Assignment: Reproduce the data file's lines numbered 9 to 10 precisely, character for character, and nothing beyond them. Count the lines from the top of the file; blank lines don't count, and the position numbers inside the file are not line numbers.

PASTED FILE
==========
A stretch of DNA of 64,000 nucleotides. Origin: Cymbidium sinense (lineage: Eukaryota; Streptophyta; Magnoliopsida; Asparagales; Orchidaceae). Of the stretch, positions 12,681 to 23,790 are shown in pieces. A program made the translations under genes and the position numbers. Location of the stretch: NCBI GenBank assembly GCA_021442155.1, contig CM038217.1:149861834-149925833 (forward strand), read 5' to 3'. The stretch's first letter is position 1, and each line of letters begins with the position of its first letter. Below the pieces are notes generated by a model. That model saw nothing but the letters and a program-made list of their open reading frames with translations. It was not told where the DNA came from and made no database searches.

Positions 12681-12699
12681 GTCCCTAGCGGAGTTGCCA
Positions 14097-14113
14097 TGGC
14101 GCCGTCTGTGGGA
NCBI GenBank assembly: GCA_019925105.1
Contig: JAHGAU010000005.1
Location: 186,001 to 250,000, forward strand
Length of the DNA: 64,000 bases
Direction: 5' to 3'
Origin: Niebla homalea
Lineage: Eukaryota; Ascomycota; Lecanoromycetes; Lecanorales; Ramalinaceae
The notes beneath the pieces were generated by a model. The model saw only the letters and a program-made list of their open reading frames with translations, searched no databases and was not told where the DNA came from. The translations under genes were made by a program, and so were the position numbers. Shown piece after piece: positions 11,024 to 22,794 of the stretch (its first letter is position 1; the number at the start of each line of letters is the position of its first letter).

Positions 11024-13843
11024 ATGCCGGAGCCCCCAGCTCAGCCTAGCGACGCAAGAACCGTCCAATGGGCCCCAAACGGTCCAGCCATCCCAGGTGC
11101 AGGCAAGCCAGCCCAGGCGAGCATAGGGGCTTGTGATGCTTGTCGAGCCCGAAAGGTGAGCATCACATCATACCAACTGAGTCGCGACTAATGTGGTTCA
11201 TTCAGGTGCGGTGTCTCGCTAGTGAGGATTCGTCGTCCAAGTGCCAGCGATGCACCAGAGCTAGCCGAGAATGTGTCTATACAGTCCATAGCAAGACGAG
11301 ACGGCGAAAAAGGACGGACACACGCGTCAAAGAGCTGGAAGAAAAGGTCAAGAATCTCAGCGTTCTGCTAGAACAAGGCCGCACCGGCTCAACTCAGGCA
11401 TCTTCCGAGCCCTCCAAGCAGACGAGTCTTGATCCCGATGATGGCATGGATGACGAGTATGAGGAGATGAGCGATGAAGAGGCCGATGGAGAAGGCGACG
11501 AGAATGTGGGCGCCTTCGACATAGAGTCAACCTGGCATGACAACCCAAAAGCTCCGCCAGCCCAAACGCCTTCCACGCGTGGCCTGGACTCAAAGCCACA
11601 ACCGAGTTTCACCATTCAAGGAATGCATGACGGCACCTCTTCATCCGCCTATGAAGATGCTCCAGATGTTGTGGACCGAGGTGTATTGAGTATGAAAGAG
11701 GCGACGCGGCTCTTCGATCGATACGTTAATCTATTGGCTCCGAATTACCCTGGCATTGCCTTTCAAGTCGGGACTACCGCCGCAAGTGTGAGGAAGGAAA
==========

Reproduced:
Location: 186,001 to 250,000, forward strand
Length of the DNA: 64,000 bases